WP smoking trend has dramatically increased in recent years especially among younger individuals [2], [5]. Some variations in prevalence of WP smoking are also reported in different regions of the world such as: Arab Americans (12%-15%), Arabic Gulf region (9%-16%), Estonia (21%), and Lebanon (25%) [2], [5]. The highest prevalence was reported among University students of Syria (25.5%) [6] and it also remained fairly high (24.5%) among younger individuals (18-24 years of age) in the United States (US) [7]. Pakistan has also seen a rise in WP smoking in last few years with approximately 33% of student being current smokers and nearly half of the University students have tried it once. [8].

In recent years, harmful effects of WP smoking have been reported with particular attention to respiratory and cardiovascular effects [9], although the evidence is limited to acute harmful properties of WP smoking on cardio-respiratory health [9], [10]. A recent population-based study suggested that WP smokers had double risk of having metabolic syndrome compared to non-users with more pronounced effects among women [11]. The harmful effects of WP smoking are mainly attributed to toxicants in the smoke which are similar toxicants as in the cigarettes [1], [12]. Interestingly, some even suggested that the CO content in WP smoke is three to ten times higher than in cigarette smoke [1], [13], [14]. Furthermore, WP smokers showed significantly higher blood nicotine levels than cigarette smokers [15].

Urinary albumin excretion is a very sensitive marker of renal injury and its role has also been identified in risk of cardiovascular diseases among healthy as well as diabetic individuals [16], [17]. Cigarette smoking has been previously linked with albuminuria and abnormal renal function in humans [18]. Moreover, smoking less than and greater than 20 cigarettes per day shown increased risk of microalbuminuria (Relative risk 1.92, 95% CI 1.54-2.39) and (Relative risk 2.15, 95% CI 1.52-3.03) respectively, among healthy as well as diabetic individuals [19], [20].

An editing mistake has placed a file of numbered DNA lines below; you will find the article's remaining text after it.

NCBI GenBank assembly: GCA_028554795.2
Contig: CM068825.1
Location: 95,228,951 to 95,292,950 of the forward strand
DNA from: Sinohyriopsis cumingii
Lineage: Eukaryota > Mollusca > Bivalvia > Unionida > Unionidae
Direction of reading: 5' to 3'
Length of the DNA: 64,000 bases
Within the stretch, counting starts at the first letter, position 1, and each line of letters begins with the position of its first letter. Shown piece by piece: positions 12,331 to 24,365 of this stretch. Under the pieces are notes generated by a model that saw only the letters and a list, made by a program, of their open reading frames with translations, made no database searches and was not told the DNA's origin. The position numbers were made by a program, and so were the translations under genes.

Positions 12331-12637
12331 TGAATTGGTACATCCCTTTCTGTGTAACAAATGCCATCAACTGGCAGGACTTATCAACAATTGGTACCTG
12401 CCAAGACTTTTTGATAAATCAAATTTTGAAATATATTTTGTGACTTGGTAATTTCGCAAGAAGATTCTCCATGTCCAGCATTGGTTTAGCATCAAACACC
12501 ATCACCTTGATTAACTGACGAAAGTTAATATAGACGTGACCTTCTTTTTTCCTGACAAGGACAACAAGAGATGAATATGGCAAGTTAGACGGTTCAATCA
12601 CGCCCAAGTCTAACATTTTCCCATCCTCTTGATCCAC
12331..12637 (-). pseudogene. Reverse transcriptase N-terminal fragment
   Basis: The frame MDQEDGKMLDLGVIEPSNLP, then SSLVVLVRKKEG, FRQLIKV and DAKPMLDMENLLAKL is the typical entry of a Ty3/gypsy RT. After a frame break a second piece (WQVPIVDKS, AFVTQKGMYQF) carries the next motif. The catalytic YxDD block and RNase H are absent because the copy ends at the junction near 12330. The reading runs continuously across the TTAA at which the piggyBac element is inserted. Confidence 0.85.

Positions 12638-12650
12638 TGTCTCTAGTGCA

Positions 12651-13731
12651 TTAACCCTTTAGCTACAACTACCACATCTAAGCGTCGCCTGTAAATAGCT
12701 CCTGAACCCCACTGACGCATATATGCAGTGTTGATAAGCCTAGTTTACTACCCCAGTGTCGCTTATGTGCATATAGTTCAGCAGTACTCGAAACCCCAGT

Given that growing evidence now indicates that WP smoking is as harmful as cigarette smoking, its impact on other aspects of health need to be investigated. To date, most of the research has focused on acute health effects of WP smoking, and the scientific evidence on chronic conditions (cardiovascular and renal) and its association with long-term WP smoking remains scarce. If the toxicants in WP smoke are fairly similar to those of cigarette smoke, there may be a relationship between WP smoking and abnormal renal functions as cigarette smoking has well known adverse effects on kidneys. Therefore, the aim of this analysis was to determine the association between WP smoking and albuminuria in seemingly healthy individuals.

Methods

Cohort selection and study participants

This study was conducted using the data of the Urban Rural Chronic Diseases Study (URCDS) - a cross-sectional study conducted in urban and rural settings of Pakistan to examine the development and prognosis of chronic diseases. The details of this study design and characteristics of the study sample have been explained elsewhere [11]. In brief, the study sample was drawn from the northeast of Punjab province in Faisalabad city (an urban centre) and a village (a rural centre) nearly 35 kilometres away from the centre of the city. Faisalabad is third biggest city of Pakistan with a population of approximately six million when this cross-sectional survey was conducted. Three hospitals (two urban and a rural) were involved in data collection process i.e. Afra General Hospital, Haider Medicare Hospital and New Lahore Hospital.

To increase the participation rate of community in this baseline survey, potential participants were contacted using a variety of different approaches. Participants were requested to participate in this study by personalised letters using the regional voter list as a sampling frame which have individuals older than 18 years but we only sampled from those who were 30 years or above at the time of sampling. Simple random sampling was carried out through Stata software using voter list as sampling frame. Furthermore, announcements in community gatherings, study information dissemination through local key informants, political leaders and religious heads. Healthy adults of age 30 to 75 years living in the vicinity of above mentioned hospitals were eligible to participate in the study. Three clinics were especially set-up in hospitals and all participants who visited during the period of 1st January 2006 to 31st June 2009 were included in this study. Both males and females, employed or un-employed as well as retired from their jobs were eligible to be included in the study. Individuals accompanying patients for their routine health check-ups were also approached and included in the study, if consented.